Borussia Dortmund are renowned for their ability to sign precocious talents before their competitors and reap the financial rewards further down the line. 

On the other hand, Paris Saint-Germain have showcased a willingness to spend big in order to chase an elusive Champions League trophy and the vast majority of Thomas Tuchel's contribution to his total figure here has arrived during his stint with the French capital outfit.  

8. Maurizio Sarri (€599.3m)

Like any Chelsea manager of the Roman Abramovich era, Maurizio Sarri spent big during his time at Stamford Bridge and that has been supplemented with significant outlays at Napoli and Juventus more recently. 

7. Jose Mourinho (€611.1m)

Jose Mourinho

The Special One boasts a CV that would convince most chairmen to provide him with the players he desires. 

During his time at Manchester United, Ed Woodward opened the chequebook to get players into the club and that trend looks set to continue with Daniel Levy at Spurs.

6. Massimiliano Allegri (€623.43m)

Juventus' nine consecutive Serie A titles have not come cheap and Max Allegri's 6th place position here attests to how much they've needed to spend to consolidate their dominance year on year.

5. Unai Emery (€645.45m) 

Unai Emery

It's pertinent to note that €372.5m of Unai Emery's total figure was spent during his time at PSG, but his place in 5th still serves as a damning indictment on his stint as Arsenal boss. 

One has to question how much the current Villarreal boss will be backed in the market should be appointed to another high profile job in the future.

4. Diego Simeone (€650.7m)

The master of the dark arts has been lauded for his pragmatism during his time as Atletico Madrid, but his total expenditure undermines the underdog aura that has surrounded much of his and his side's progress in recent years.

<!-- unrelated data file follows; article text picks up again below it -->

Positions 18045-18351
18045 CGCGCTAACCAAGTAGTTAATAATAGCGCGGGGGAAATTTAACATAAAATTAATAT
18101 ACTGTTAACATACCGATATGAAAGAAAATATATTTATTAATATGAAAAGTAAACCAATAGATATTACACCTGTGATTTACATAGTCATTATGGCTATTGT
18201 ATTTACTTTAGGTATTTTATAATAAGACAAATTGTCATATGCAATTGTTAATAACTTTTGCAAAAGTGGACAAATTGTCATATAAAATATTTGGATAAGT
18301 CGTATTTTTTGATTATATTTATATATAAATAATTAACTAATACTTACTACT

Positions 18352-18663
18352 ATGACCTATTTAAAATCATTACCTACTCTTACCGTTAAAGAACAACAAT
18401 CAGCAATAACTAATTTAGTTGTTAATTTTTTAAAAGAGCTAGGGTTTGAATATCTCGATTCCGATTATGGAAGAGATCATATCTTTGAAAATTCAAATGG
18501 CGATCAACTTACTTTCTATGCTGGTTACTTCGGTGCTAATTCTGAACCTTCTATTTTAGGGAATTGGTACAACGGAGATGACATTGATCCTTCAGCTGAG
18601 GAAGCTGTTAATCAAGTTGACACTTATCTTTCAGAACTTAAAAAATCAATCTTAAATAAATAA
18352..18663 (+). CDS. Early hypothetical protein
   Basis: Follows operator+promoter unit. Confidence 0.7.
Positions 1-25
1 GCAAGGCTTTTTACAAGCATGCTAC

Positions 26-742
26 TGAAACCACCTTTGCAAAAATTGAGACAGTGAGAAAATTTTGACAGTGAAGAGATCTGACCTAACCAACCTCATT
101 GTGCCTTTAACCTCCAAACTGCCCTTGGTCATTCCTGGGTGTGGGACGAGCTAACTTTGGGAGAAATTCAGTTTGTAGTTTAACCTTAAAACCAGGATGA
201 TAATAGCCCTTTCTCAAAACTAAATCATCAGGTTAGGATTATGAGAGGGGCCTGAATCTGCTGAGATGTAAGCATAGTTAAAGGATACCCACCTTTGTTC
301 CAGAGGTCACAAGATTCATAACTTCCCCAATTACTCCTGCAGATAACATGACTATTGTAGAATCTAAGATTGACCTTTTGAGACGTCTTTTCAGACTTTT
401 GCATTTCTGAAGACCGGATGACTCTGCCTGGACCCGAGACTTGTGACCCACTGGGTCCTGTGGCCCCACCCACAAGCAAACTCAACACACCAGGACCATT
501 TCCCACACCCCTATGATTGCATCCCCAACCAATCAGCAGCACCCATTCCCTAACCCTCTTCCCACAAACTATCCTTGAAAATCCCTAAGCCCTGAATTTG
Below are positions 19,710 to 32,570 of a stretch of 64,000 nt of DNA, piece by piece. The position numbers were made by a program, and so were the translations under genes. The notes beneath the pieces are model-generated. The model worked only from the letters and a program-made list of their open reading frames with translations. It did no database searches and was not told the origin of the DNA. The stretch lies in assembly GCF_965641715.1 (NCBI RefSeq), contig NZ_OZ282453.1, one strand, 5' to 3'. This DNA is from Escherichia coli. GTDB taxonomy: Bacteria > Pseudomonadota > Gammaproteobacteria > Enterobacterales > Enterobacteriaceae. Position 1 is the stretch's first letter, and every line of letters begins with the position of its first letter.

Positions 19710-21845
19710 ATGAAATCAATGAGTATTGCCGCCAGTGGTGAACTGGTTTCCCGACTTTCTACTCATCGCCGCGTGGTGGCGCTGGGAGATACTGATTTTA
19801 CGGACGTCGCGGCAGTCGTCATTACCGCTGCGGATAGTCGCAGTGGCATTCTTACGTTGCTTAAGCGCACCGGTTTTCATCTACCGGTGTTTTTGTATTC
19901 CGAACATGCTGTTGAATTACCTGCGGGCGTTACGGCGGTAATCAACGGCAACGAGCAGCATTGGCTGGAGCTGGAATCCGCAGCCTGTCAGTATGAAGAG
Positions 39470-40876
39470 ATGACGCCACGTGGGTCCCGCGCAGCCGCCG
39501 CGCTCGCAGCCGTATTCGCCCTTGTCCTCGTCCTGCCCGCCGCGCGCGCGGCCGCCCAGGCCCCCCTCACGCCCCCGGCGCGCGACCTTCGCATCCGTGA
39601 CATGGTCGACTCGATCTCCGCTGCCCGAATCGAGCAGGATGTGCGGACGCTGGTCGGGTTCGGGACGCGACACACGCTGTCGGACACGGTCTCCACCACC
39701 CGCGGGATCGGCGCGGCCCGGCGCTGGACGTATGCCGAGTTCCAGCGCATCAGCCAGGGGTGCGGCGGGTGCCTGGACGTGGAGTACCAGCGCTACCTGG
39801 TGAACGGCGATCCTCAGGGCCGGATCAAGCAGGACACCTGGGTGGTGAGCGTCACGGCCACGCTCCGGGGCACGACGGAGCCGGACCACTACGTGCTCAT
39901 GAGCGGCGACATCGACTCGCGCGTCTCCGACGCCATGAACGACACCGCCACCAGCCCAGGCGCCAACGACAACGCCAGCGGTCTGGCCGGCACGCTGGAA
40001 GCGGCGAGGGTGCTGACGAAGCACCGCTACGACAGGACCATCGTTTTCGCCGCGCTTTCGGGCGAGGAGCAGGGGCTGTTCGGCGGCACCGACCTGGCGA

Having emerged from the shadows of Real Madrid and Barcelona and sanctioned some huge signings in recent years, the Rojiblancos' reputation has undergone a significant transformation.

3. Antonio Conte (€677.82m) 

Antonio Conte

Antonio Conte claims the managerial spending bronze medal for his transfer exploits at Chelsea and Inter Milan. 

With the Nerazzurri striving to end Juventus' interminable supremacy in Italy's top flight, Conte has been backed with €387.42m worth of transfers since accepting the Inter post. 

2. Ernesto Valverde (€774.6m) 

Some of the business Barcelona have conducted in recent years has been nothing short of shambolic and Ernesto Valverde has overseen much of that. 

Moves for Philippe Coutinho, Antoine Griezmann and Ousmane Dembele have proven to be particularly underwhelming signings. 

1. Pep Guardiola (€924.91m)

Pep Guardiola

Mr. Chequebook Manager himself. Who else would top the pile? 

Pep Guardiola's pursuit for silverware at Manchester City has been massively bankrolled by Sheikh Mansour, and the total figure here attests to just how heavily the Spaniard has been backed.

Until City get their hands on the Champions League it's difficult to envisage a scenario in which that level of spending begins to slow down.